"Orange Is the New Black," Netflix: With a lot of stiff competition for the title, this was without a doubt the year's best new show. "Orange" started out as something that seemed classifiable -- a sly, frisky satire about an upper-middle-class woman forced to do without lattes, organic produce and Pilates. But the show evolved into something far more fascinating and profound: It was a meditation on consequences, a thoughtful examination of the complexity of a vital, evolving community and a sensational showcase for its exceptional cast, who brought to life a host of unforgettable characters (most of them gloriously complicated ladies). I think I speak for all OrFans when I say I can't wait to spend more time with clones and convicts.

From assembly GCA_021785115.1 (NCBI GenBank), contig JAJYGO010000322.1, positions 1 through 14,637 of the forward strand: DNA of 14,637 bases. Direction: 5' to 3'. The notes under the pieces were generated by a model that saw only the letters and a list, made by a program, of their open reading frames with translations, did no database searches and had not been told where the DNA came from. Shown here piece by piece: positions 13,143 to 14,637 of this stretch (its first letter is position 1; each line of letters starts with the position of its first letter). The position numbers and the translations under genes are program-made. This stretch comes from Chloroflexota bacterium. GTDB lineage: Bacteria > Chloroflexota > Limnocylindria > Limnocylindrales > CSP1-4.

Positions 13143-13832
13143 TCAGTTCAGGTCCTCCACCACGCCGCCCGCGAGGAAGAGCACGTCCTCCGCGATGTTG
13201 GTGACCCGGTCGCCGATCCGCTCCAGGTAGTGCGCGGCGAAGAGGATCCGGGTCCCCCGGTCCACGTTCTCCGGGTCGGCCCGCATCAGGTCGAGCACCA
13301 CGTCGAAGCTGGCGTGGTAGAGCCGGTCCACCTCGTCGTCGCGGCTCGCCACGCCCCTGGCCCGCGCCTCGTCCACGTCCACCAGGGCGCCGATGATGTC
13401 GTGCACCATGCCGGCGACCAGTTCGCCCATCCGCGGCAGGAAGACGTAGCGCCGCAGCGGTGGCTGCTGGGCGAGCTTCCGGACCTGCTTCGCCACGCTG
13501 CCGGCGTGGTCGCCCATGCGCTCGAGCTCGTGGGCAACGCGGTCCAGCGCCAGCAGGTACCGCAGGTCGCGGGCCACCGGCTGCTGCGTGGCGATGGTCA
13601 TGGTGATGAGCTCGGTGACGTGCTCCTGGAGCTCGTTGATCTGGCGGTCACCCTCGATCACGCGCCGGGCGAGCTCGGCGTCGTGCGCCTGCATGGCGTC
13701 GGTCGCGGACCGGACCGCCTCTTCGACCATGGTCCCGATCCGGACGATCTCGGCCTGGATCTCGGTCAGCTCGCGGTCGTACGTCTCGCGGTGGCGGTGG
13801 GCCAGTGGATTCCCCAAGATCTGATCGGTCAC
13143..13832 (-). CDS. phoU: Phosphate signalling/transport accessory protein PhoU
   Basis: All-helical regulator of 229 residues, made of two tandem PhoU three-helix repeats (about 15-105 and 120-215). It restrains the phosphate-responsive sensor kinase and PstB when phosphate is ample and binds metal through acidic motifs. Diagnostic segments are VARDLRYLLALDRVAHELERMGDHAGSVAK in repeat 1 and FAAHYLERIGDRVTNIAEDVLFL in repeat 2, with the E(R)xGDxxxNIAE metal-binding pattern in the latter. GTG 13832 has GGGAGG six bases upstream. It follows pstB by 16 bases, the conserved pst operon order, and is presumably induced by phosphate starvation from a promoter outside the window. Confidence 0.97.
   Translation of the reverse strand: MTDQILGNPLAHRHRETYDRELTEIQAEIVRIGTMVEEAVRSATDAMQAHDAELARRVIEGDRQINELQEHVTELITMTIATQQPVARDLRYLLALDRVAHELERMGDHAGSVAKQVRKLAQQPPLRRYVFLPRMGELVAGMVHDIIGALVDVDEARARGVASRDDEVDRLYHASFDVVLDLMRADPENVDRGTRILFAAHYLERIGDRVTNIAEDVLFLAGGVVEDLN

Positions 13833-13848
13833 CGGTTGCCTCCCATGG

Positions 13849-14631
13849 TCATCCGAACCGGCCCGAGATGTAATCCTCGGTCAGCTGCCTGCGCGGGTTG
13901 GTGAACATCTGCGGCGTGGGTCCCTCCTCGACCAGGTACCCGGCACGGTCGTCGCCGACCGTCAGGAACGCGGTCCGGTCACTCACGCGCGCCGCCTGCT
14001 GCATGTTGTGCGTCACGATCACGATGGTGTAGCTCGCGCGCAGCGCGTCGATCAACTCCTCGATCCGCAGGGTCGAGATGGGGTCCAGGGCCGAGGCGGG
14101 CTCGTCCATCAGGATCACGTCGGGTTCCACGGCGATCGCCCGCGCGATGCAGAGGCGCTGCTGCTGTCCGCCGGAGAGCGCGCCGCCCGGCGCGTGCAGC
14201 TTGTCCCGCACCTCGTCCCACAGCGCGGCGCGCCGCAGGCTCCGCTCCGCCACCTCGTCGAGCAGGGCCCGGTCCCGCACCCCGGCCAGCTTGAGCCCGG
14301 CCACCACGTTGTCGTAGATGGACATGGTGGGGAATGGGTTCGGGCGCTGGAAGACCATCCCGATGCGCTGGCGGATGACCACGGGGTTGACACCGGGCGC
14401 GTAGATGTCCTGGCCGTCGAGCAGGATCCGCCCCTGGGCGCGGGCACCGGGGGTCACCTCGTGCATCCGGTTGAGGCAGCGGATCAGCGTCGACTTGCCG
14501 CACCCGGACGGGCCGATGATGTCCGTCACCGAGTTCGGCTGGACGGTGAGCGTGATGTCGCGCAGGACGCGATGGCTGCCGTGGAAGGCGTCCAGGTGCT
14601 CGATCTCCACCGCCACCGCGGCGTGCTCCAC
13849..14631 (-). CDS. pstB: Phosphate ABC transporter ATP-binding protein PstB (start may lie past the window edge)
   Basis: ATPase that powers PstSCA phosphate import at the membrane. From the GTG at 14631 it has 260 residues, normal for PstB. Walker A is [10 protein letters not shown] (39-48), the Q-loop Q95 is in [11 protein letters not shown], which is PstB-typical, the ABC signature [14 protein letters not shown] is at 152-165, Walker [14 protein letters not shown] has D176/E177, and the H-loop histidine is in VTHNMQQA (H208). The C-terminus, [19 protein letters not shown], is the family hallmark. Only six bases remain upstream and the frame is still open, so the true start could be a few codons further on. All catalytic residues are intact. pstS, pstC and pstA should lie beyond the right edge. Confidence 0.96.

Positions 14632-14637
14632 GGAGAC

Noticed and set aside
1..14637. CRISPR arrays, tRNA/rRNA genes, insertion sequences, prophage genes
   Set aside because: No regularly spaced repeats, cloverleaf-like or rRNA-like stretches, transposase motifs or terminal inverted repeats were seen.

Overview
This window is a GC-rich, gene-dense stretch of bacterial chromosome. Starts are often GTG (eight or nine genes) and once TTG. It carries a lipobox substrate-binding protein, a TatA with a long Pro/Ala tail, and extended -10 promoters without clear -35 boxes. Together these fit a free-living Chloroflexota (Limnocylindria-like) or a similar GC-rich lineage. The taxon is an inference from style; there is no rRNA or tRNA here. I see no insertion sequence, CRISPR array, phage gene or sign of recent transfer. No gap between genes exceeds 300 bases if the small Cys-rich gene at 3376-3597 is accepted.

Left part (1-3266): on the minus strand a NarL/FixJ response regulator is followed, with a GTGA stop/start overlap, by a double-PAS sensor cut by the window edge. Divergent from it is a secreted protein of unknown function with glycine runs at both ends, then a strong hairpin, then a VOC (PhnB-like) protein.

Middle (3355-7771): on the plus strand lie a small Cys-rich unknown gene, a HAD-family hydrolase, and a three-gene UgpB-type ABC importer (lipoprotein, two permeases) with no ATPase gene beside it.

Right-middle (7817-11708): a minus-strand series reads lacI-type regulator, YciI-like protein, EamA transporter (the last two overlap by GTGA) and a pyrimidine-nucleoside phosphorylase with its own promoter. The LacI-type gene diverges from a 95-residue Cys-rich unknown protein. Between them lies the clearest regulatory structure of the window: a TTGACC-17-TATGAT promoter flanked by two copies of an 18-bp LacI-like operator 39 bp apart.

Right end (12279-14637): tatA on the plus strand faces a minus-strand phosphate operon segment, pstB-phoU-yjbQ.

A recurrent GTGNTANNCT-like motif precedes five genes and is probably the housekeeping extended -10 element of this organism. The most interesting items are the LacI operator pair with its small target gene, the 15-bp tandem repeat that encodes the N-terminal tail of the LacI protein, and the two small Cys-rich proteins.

Sundance Channel's hat trick -- "The Returned," "Top of the Lake" and "Rectify": Three tightly knit yet secretive towns in three different countries: That was the starting point for these nuanced dramas, each of which examined the effects of disturbing or tragic events involving young people. What these shows had in common were distinctive atmospheres and an unwavering devotion to the small but important moments and personal revelations that resonate deeply in their characters' souls. "The Returned" functioned extraordinarily well as a creepy thriller and a melancholy meditation on grief; "Top of the Lake" was spectacularly shot by Jane Campion and showcased virtuoso performances from Elisabeth Moss, Peter Mullan, David Wenham and Holly Hunter; and "Rectify's" sincerity, its contemplative mood and its quiet, detailed portraits of moral and spiritual dilemmas made it one of the year's most memorable offerings. Not only did the characters from these shows (both the living and the dead) linger in the mind, with these idiosyncratic yet well-crafted dramas, Sundance Channel put itself firmly on the Quality TV map.